I have a tendency to struggle with acedia. It’s essentially a feeling of weird existential boredom that leads to sloth. The best cure for it, in the moment it attacks, is to pray, do something physically productive, and move on with life. The thing about acedia is that it never really happens at work, but it can happen after a really productive event or series of events at work. Now, coupled with acedia, I love information. My grandfather used to think it was weird how I always had “factoids” that seemed to have no practical use. He’s right. I remember, though I can’t place the story, when Holmes told Watson, “I am an omnivorous reader with a strangely retentive memory for trifles.” This love for knowledge coupled with a periodic lack of motivation to exert effort causes what the medieval scholars called “curiosity.” Not the good kind that leads to scientific discovery, but the waste of time kind wherein you simply search for novelty. I suppose that if I were less conscientious it would be the sort of feeling that makes one easily addicted to drugs (and I am susceptible to binge playing video games when I cannot sleep).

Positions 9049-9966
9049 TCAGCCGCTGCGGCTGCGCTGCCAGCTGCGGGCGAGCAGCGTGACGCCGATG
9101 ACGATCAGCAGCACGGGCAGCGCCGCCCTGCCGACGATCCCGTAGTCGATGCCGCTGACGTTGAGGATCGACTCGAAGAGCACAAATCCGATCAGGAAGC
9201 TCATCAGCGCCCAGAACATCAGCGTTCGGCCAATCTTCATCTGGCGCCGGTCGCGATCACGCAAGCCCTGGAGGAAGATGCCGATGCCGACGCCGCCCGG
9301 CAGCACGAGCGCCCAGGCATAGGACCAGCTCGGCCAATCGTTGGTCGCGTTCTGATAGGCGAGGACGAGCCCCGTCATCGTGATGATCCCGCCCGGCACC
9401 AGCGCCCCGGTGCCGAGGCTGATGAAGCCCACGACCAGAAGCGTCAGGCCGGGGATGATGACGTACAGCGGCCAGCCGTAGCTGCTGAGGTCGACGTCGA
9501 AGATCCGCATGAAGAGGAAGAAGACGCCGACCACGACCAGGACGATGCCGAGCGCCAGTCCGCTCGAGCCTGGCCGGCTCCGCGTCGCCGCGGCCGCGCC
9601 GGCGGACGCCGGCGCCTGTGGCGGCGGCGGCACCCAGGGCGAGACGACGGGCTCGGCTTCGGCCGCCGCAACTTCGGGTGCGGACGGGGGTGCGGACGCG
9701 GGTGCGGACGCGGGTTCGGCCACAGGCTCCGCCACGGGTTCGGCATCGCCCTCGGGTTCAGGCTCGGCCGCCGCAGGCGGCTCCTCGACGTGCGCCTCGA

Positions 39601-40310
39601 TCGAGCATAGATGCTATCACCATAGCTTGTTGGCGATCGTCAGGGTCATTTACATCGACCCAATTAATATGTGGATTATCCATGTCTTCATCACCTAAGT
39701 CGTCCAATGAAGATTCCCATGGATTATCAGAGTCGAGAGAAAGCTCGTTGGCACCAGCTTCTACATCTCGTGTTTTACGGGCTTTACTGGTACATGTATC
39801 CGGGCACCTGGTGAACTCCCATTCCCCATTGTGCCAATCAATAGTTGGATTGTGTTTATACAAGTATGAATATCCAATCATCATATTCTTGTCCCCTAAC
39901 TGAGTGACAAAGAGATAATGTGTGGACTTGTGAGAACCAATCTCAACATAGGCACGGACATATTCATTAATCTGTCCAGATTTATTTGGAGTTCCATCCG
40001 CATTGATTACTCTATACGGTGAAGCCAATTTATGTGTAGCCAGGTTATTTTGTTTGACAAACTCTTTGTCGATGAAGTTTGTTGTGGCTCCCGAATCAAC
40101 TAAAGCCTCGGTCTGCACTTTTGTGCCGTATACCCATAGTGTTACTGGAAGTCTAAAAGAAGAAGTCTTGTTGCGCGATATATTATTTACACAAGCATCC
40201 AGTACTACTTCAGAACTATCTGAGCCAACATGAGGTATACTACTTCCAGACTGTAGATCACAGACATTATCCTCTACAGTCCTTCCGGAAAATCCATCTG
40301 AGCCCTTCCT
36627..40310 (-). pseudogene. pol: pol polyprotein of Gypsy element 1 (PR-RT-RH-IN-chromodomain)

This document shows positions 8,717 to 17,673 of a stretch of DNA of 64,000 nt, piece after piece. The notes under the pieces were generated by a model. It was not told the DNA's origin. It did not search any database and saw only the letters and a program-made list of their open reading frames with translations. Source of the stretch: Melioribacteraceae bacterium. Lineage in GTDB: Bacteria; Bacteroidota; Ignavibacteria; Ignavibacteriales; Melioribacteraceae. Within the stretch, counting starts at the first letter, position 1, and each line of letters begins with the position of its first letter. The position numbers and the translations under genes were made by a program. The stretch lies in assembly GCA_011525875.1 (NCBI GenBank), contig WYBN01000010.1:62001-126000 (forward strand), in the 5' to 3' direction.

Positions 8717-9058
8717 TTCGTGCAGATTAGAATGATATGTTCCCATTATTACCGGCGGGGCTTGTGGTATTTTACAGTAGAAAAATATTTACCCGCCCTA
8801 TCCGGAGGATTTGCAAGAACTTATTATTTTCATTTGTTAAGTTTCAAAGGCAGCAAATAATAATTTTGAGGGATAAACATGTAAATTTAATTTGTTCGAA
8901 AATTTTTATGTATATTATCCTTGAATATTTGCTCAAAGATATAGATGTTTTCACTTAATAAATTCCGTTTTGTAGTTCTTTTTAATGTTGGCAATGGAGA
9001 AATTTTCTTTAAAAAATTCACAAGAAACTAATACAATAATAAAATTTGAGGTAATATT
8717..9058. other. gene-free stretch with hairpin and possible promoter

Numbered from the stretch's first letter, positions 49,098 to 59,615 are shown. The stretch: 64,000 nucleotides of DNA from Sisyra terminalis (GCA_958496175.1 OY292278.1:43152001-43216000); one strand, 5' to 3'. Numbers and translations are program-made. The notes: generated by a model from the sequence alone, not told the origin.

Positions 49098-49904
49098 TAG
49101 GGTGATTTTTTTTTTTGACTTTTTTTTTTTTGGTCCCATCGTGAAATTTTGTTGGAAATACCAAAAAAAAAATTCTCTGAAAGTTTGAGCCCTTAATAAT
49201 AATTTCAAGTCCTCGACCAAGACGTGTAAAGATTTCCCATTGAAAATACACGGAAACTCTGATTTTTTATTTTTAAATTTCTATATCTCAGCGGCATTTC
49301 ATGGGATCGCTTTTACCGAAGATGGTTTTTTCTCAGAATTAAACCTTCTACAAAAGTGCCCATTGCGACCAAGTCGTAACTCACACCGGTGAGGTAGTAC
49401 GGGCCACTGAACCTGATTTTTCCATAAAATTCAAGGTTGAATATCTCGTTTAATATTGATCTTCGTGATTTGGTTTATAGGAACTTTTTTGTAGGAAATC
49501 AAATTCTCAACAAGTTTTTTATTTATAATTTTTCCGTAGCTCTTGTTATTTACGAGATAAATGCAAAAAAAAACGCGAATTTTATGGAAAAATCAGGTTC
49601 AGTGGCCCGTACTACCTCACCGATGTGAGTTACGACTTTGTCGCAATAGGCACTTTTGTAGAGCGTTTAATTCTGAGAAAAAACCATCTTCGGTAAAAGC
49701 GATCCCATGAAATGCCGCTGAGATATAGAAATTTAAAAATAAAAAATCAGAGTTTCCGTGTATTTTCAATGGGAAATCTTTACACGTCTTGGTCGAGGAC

1. Cue: Feelings of lack of motivation coupled with a constant desire to know things.
  2. Routine: The internet now exists: follow links, listen to music, and read pointless articles.
  3. Reward: Dozens of silly facts rather in the same time it would take me to read one sustained argument concerning an important truth, perform one satisfying repair to part of my home, or write one chapter of a commentary on the Sermon on the Mount I am trying to finish by the end of the year.

Duhigg prescribes two paths to change the habit loop:

  1. Keep the cue and reward the same, but change the routine. To change the routine, Duhigg notes that we must come to understand precisely what craving is set off by the cue. For instance, a shopping addict might have the desire to accomplish something, but the routine (buying something on credit) is so easy that it is the only option that comes to mind until the loop is further examined by the obsessive clothing buyer.
  2. Remove the cue. Removing the cue only goes so far, but it is better than nothing. For instance, one would no longer be able to binge-watch The Office and eat sweets if they canceled their internet service and only bought meat, eggs, and veggies at the store.